You know that driving drunk is against the law, and this may be the limit of your knowledge. The fact is that the State of Texas takes impaired driving very seriously, but this does not mean that it is illegal to get behind the wheel after having a glass of wine with dinner. In fact, it is far more complicated than that, and – if you are facing a DWI – you are well-advised to have an experienced Fort Hood criminal lawyer on your side.
The Legal Limit
In Texas – as in virtually every other state – the legal limit for blood alcohol concentration (BAC) is 0.08 percent. If your BAC is below this percentage threshold, it is not illegal for you to get behind the wheel and drive. The matter, however, does not end here. If – in the opinion of the arresting officer – you appeared impaired by the alcohol in your system (even if your BAC was below the legal limit), you could still face a DWI charge. Signs officers commonly site as being indicative of impairment include:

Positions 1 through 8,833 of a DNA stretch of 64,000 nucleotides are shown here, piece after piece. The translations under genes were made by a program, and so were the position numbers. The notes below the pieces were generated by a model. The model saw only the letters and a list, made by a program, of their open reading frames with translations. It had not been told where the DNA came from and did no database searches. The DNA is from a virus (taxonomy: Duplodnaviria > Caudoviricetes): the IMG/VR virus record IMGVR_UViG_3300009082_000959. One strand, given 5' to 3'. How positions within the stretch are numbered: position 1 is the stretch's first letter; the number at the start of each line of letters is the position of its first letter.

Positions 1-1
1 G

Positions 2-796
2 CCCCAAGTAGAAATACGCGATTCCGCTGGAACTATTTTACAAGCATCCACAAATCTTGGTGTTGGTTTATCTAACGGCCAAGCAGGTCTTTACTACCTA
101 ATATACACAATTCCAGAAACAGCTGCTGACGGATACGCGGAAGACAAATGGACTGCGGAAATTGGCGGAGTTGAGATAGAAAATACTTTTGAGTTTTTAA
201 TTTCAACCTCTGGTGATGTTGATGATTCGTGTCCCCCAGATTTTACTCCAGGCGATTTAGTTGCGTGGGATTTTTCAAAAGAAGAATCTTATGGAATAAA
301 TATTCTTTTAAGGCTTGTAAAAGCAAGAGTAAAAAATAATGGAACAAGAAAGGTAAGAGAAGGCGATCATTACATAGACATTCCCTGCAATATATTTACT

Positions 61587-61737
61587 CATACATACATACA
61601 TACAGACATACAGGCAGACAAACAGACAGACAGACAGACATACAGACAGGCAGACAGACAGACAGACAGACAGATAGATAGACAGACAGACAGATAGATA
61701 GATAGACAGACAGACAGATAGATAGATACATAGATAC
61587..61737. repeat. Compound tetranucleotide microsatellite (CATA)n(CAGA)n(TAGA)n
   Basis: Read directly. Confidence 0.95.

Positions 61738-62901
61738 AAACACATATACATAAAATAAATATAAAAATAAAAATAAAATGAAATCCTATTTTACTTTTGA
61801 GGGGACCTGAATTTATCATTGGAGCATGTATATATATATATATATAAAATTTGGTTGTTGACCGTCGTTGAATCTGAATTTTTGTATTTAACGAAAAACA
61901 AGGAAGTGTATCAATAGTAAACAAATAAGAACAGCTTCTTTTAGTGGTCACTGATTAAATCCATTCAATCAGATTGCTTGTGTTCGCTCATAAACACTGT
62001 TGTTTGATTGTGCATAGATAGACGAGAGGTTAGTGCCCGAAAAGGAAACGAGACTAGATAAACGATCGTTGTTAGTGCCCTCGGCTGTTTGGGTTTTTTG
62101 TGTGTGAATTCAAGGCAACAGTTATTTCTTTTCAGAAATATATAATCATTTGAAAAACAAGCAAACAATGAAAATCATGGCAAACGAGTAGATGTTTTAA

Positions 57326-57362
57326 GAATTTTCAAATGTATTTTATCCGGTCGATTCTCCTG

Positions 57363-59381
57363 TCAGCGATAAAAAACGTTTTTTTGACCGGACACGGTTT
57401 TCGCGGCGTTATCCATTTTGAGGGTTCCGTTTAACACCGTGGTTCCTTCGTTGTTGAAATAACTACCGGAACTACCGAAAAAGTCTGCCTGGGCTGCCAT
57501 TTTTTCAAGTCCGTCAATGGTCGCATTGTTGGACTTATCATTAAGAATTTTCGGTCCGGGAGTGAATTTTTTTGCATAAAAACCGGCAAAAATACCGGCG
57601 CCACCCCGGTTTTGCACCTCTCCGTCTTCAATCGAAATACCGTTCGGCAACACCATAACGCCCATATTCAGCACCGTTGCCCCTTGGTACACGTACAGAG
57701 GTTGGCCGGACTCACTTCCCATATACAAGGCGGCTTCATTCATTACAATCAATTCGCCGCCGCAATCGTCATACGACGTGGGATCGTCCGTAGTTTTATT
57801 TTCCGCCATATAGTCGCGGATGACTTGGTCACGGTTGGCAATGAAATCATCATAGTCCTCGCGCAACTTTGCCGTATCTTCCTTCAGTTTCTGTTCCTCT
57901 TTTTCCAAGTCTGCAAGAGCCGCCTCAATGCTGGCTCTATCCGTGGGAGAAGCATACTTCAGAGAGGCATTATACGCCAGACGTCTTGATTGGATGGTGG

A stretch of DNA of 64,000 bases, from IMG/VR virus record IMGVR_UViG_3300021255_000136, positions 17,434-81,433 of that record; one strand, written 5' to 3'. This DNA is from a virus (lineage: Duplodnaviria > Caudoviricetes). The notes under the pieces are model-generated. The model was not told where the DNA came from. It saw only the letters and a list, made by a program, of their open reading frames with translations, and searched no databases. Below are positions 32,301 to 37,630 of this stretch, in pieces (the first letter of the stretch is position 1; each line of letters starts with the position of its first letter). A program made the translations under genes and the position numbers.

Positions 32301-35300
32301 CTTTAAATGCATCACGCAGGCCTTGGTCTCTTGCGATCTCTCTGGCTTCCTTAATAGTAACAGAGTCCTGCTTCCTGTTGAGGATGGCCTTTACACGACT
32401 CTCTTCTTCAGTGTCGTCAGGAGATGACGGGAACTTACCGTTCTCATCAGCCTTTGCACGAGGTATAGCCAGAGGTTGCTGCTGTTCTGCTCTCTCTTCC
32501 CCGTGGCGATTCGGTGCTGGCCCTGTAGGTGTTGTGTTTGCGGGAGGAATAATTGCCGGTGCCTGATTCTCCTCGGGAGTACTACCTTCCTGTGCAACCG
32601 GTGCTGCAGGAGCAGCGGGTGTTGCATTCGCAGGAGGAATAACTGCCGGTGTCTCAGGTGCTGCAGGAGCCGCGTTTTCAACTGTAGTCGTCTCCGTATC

Behavior that is considered irrational
The appearance of being confused, dazed, or disoriented
Behavior that is considered combative
The fact is that being pulled over by the police – under suspicion of drunk driving – can leave even the steadiest among us rattled, which can lead to suspect behavior.
The Implied Consent Law
Every motorist in Texas is subject to the state’s implied consent law, which states that – if pulled over under suspicion of driving while intoxicated – you are required to agree to a blood alcohol test. For motorists who are over the age of 21, the following legal limits apply:
For the majority of drivers, the 0.08 percent BAC limit applies.
For those motorists who are driving with a commercial driver’s license, the limit is a 0.04 percent BAC. This limit holds whether the commercial driver is behind the wheel of his or her own private vehicle or of a commercial vehicle.
If a motorist’s BAC meets or exceeds 0.15 percent, the charge is elevated to a Class A misdemeanor (DWI charges for BACs that range from 0.08 to 0.15 percent are generally Class B misdemeanors).
For Motorists Who Are Not Yet 21
For those motorists who have not yet reached the legal drinking age of 21, Texas laws are even harsher. It is not legal for this pool of drivers to have any alcohol in their blood. This fact means that if alcohol is detected – even if your driving was not necessarily affected – you could face a DUI (driving under the influence) charge.